Amidst concerns over the long closure of public universities, the leadership of the Academic Staff Union of Universities ((ASUU) has requested that it be given till Wednesday to conclude consultations with its chapters on the terms of resolution of the dispute with the federal government.
Similarly, the federal government team is expected to continue discussions with the organised labour unions on ways of resolving the dispute over the recent increases in the pump price of petrol and electricity tariff.
ASUU was expected to revert to the federal government latest last Friday on whether or not it has accepted the proposals to end the nine-month-old industrial action by its members.
But investigations revealed that ASUU has asked for an extension of time to Wednesday as it could not collate all the branches’ decisions by last Friday.
A source told us this weekend that the union had requested that the meeting scheduled for last Friday with the federal government negotiating team be further shifted to Wednesday to enable it to collate and analyse positions of its branches nationwide
ASUU requested for the extension of time for it to hold wider consultations with members and to be able to receive positions of the various branches. They said they should be given till Wednesday to conclude their parley with members,” the source said.
At the last meeting with ASUU in November, the federal government had offered to pay the lecturers not registered with the Integrated Payroll and Personnel Information System (IPPIS) salary arrears from April to June using the old payment method as a measure of goodwill, pending the approval of the ASUU-initiated platform, the University Transparency and Accountability Solution (UTAS).
Minister of Labour and Employment, Senator Chris Ngige, while reporting on the offers made by the government to ASUU, said the government had earlier brought an aggregate offer of N50 billion to ASUU, N20 billion for revitalisation and N30 billion for earned allowances.
Ngige said in order to show good faith that the government is still with the lecturers on the issue of funding, a new proposal was made to increase the revitalisation fund from N20 billion to N25 billion and for the earned allowances to be raised to N40 billion immediate payment, making a total of N65 billion for revitalisation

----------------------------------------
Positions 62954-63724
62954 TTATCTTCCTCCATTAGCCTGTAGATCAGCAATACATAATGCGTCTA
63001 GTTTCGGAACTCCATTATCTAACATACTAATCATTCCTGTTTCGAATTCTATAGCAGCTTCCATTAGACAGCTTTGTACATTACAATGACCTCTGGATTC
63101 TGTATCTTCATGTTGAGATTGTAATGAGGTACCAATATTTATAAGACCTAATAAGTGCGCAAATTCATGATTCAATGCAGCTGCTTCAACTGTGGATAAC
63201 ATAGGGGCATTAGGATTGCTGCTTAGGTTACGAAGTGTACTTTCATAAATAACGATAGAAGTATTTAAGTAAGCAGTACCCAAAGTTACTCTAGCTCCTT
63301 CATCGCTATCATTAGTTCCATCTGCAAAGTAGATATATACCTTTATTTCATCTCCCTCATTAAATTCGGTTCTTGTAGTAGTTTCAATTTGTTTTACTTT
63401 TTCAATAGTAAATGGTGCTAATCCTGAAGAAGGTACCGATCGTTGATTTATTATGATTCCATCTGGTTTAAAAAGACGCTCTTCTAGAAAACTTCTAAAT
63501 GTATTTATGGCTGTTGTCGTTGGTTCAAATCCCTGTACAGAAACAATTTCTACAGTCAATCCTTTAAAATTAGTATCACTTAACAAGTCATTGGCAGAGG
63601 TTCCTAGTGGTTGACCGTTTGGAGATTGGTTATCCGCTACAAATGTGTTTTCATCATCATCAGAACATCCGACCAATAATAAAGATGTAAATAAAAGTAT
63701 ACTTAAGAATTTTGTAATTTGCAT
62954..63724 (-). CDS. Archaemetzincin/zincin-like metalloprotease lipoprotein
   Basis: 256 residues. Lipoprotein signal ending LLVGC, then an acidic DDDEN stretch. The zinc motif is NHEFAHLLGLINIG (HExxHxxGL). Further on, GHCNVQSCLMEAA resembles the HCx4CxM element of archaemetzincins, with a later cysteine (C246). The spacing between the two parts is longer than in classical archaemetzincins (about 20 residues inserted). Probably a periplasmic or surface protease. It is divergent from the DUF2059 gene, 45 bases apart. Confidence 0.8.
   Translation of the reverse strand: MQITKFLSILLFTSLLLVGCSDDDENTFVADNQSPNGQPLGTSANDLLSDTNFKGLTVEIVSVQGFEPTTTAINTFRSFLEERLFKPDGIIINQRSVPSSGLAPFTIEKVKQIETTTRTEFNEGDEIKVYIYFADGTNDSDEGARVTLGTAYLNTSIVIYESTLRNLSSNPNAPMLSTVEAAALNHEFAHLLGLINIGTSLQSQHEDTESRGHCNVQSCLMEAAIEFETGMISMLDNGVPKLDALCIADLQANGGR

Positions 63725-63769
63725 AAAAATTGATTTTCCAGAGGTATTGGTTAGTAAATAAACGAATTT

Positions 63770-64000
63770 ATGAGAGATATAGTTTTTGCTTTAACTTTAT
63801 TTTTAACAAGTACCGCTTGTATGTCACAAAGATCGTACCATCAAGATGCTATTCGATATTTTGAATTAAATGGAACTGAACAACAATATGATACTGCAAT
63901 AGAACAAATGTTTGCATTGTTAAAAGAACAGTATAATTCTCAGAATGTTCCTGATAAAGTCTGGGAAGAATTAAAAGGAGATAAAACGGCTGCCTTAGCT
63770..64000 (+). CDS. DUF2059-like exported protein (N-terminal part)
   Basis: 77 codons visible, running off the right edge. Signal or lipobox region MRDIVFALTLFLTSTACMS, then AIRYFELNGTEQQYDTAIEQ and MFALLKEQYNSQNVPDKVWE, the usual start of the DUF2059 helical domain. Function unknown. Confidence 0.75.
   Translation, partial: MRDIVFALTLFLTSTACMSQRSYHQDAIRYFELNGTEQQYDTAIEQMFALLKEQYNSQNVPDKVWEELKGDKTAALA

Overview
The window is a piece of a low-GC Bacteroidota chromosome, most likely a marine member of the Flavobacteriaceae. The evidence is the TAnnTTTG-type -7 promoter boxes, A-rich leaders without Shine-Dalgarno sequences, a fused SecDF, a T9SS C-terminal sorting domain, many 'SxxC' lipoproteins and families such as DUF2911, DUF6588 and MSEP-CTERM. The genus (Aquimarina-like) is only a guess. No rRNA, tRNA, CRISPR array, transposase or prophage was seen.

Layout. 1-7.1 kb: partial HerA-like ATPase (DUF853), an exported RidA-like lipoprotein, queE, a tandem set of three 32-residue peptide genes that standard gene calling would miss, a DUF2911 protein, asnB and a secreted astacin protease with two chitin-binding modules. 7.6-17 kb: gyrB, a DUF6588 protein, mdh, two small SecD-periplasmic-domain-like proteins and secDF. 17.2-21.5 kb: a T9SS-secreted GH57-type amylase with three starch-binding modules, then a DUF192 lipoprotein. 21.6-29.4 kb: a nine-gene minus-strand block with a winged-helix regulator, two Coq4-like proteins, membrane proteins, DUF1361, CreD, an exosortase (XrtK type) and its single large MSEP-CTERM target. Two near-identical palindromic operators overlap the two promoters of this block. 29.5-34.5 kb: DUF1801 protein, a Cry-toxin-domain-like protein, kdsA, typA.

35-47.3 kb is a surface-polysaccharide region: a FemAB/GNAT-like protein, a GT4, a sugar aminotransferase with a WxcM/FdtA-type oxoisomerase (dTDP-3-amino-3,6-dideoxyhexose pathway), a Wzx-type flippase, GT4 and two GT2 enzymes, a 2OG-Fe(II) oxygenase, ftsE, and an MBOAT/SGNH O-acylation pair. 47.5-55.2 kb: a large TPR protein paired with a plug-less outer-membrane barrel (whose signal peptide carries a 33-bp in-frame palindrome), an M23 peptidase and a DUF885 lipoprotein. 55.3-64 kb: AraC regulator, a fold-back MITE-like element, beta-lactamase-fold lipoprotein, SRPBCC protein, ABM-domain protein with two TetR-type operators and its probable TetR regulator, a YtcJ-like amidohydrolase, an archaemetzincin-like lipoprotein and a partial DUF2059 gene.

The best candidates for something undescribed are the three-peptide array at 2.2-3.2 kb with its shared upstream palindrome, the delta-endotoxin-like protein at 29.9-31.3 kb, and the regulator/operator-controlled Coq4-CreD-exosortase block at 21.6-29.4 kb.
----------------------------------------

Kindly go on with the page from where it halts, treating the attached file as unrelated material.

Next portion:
However, it was learnt that ASUU rejected the amount at their last meeting with the government side.
The union demanded N110 billion, which is 50 per cent of a tranche of N220 billion it had earlier demanded but the federal government rejected, citing fund paucity.
The disagreement resulted in another offer by the federal government team to raise the revitalisation fund to N40 billion while the earned allowances for unions remain N30 billion.
The federal government also gave assurances that it would address the pending issues of constituting visitation panels for federal universities and raising a new renegotiation team to begin talks with ASUU on the 2009 agreement.
It was based on the new proposal by the federal government that ASUU agreed to go back to brief its organs and to revert to the government last Friday on whether or not it has accepted the terms to call off the strike.
But preliminary reports from the congresses held by ASUU branches last week to ratify the agreement showed a divergence of opinions.
While some accepted the government’s offer, most of them were said to be demanding full payment of their salary arrears up to November before suspending the strike.
Meanwhile, the meeting of the organised labour and the federal government on the hike in fuel price and electricity tariff is scheduled to hold today.
The meeting is meant to enable the government to present to labour details of progress made in fulfilling promises on palliatives aimed at cushioning the socio-economic impact of increases in the pump price of petrol and electricity tariff.
The leadership of the two labour unions, the Nigeria Labour Congress (NLC) and Trade Union Congress (TUC), had insisted on the reversal of the recent increase in the price of petrol, which they described as a violation of its understanding with the government